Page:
Samsung’s epic G9 is back. The new Samsung Odyssey Neo G9 takes the familiar but still outrageous recipe of a 49-inch, uber-curved, and ultra-fast gaming monitor and garnishes it with cutting-edge backlighting technology plus HDMI 2.1 connectivity to make a charge on 2021's best gaming monitor and best curved gaming monitor lists. Spicy.
Of course, display technology on this epic scale is going to cost you, and this thing is painfully pricey. But then the huge VA panel does run at 240Hz, achieve a claimed 1ms response, and hit a slightly silly 2,000 nits peak brightness. And then there’s that new backlight. That’s where the real showbiz magic happens, on paper at least. It’s a mini-LED solution with no fewer than 2,048 local dimming zones.
The old Samsung G9 was a stunner in many ways, but with just 10 edge-lit dimming zones, it wasn’t the real HDR deal. The new ‘Neo’ model promises to fix that problem. And then some.
Design & Features
By several measures, the Samsung Odyssey Neo G9 looks just like its non-Neo progenitor. You get the same epic 49-inch proportions with extreme 1000R curvature (note that, as with the original G9, only the middle portion of the panel is actually curved, while the extremities on either side flatten out). The panel resolution is likewise carried over at 5,120 by 1,440 pixels, as is the 240Hz refresh, 1ms grey-to-grey pixel response, and 95 percent DCI-P3 colour coverage from the VA panel. Indeed, it’s likely the LCD panel itself is unchanged.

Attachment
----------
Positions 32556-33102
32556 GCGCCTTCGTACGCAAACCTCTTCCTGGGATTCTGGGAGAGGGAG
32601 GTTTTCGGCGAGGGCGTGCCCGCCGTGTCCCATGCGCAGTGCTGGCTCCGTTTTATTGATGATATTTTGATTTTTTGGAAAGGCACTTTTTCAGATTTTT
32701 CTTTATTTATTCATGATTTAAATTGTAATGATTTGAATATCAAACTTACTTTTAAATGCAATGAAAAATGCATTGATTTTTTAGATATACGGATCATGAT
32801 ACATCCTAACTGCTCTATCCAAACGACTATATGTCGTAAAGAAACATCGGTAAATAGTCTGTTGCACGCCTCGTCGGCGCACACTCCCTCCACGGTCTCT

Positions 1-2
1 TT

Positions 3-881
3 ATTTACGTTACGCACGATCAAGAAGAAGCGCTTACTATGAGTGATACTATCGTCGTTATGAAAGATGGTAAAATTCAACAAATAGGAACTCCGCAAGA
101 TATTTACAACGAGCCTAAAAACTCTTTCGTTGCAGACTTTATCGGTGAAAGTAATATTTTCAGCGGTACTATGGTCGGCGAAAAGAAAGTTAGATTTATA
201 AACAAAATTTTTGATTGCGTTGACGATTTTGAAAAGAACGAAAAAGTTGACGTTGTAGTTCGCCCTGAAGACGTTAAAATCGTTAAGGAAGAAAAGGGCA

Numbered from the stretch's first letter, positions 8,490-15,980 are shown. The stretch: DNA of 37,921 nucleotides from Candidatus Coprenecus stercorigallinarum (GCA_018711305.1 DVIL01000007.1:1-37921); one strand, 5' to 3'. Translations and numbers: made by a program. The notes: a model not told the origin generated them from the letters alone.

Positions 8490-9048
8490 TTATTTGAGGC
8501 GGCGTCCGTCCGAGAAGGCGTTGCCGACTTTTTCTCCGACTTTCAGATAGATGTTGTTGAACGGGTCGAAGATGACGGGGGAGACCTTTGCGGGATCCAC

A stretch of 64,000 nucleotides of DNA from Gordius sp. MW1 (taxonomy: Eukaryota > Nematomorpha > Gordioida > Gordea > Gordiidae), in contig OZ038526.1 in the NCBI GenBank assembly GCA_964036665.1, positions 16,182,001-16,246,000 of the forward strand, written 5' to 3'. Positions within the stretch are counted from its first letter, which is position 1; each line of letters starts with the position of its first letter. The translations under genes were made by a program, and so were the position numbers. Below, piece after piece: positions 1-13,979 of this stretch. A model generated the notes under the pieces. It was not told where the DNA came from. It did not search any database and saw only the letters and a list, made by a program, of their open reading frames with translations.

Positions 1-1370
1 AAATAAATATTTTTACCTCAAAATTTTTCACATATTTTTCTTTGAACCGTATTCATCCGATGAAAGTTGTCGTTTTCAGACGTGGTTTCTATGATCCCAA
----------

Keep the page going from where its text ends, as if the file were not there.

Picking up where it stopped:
What has been upgraded is the backlight, from a relatively dumb edge-lit solution with 10 dimming zones to a full-array mini-LED backlight with 2,048 zones. The net result is not only a boost in claimed peak brightness from 1,000 nits to a scarcely comprehensible 2,000 nits but also the promise of something much closer to true HDR capability across the panel thanks to much more granular control of the backlight.
Another significant upgrade is the addition of HDMI 2.1 connectivity. That adds flexibility in a general sense and more specifically opens up the possibility of this being a genuinely viable PS5 monitor, PS4 monitor, or Xbox Series X monitor in the future, should Microsoft or Sony see fit to support the Neo G9’s ultrawide 32:9 pixel grid. Even if that does happen, however, you won’t see the full 240Hz refresh with any console. That will remain a feature that only the best gaming PCs or best gaming laptops can take advantage of.
Elsewhere, the industrial design is a dead ringer for the original G9. So that’s upscale plastics including a stormtrooper vibe to the main enclosure of the LCD panel, plus CoreSync LED mood lighting. As before, when it comes to audio there are no integrated speakers, just a headphone port.
Like the first G9, the Neo G9 puts on a serious show. The sheer scale and extreme curvature makes for a level of immersion that few, if any, other displays can rival. As before, the 5,120 by 1,440 pixel grid translates into moderate pixel density for general computing. At this lofty price point, there are better options for multi-tasking. There are arguably also better screens for watching video, too, given most TV and streaming content is formatted to the narrower 16:9 aspect, leaving much of the huge 49-inch 32:9 panel with nothing to display.